We spoke to Dr Koenen, a specialist in construction law, to learn all about development appraisals in construction. What do you do if your appraisal has come in low or what legal issues can cause appraisals to invoke failure? Read on to find out.
What is a development appraisal in construction?
In the construction business, the development appraisal generally concerns properties and their opportunities for development; vacant lots, gaps between buildings and abandoned industrial or military sites are especially suited for development appraisal. In order to examine their value and to emphasise their development and appreciation potential, the potential of the property has to be contrasted with its risks. Therefore, the development appraisal leads off with an analysis of the current state of the property, which includes a review of the property itself, the site and the significant market situation. With regard to the property itself, follows an examination of the substance (e.g. are there any contaminated sites?), potential property rights of third parties, for example, rights of use, and furthermore, the building regulations (does a development plan exist or are there other regulations?).
On the basis of market analysis, this ultimately follows an examination for which the surrounding construction projects has a need. The results are then put together and are presented to the owner of the property or the investor along with a valuation of the building plot, ideas and concepts for the best use of the property and the optimal realisation of profits.
If the investor decides to pursue a project on the property, the project controllers that were already entrusted with the preceding analysis, are most likely to also execute the following architectural or investor competitions and manage the tendering and award procedures.
What do appraisers look for when determining a property’s value?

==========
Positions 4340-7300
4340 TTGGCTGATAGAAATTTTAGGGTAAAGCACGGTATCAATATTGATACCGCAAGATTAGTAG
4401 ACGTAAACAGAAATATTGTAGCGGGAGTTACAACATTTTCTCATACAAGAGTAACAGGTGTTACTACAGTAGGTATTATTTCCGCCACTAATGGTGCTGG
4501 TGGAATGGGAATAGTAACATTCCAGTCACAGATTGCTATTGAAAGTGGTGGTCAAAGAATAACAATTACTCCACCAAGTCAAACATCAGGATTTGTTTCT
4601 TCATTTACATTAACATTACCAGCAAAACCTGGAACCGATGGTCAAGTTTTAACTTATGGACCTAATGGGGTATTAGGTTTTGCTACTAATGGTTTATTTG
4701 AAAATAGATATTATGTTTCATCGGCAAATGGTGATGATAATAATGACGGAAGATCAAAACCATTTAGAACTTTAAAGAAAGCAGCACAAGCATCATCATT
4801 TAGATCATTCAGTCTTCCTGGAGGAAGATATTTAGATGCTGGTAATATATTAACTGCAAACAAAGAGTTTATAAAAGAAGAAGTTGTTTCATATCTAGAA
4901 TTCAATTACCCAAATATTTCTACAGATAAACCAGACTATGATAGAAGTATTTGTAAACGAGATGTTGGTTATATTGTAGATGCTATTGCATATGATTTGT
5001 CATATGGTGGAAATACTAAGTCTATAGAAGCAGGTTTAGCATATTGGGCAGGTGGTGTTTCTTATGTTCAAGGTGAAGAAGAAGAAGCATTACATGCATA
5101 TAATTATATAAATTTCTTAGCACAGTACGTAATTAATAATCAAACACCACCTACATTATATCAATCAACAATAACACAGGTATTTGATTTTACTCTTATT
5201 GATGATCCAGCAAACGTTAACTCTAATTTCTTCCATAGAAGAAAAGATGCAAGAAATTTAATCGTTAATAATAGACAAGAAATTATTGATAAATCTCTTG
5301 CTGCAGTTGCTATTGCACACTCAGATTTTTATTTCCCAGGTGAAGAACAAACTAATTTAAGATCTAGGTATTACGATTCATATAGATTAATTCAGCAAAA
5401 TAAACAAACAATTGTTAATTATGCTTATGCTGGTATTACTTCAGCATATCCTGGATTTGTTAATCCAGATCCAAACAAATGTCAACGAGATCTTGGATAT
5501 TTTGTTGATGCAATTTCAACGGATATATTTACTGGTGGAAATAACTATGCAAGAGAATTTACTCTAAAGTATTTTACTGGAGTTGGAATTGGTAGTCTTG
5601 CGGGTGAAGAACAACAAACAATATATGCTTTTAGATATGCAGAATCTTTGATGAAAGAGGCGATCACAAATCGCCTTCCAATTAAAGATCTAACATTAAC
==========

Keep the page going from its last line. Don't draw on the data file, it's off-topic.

According to § 194 of the German building code (Baugesetzbuch), the market value of a given property is set by the value it could obtain in the course of business at the time of the determination. Modifiers are the legal circumstances, the actual and local conditions, without taking any personal relations into account. Relevant for the determination of a properties market value are all variables that might affect the value of a given property, such as: current and future taxes, encumbrances, future economic development (especially regarding the construction and land market), state-controlled housing policies, the situation at the job market, spending capacities, the surrounding infrastructure, the region’s attractiveness for housing or business, as well as the state of development of the property and its access to the surrounding infrastructure, along with the size and shape of the property, possible restrictions for usage or construction and existing or expected emissions.
Often the task of creating assessments regarding market values of (un)developed premises is appointed to a rating committee. These committees study the average paid prizes for properties regularly and check their development status, in order to publish the land and market value of the examined land plots.
What happens if the appraisal comes in low?
If the evaluation of a given property comes in low, the market value is usually hit directly, because the assessments are publically available.
The appraisal often also has direct consequences regarding taxation. If the appraisal was part of foreclosure proceedings or is of vital importance to the property owner, the results should be put into question and the assignment of another appraiser should be taken into consideration because their results can differ significantly.
How can a lawyer help in this situation?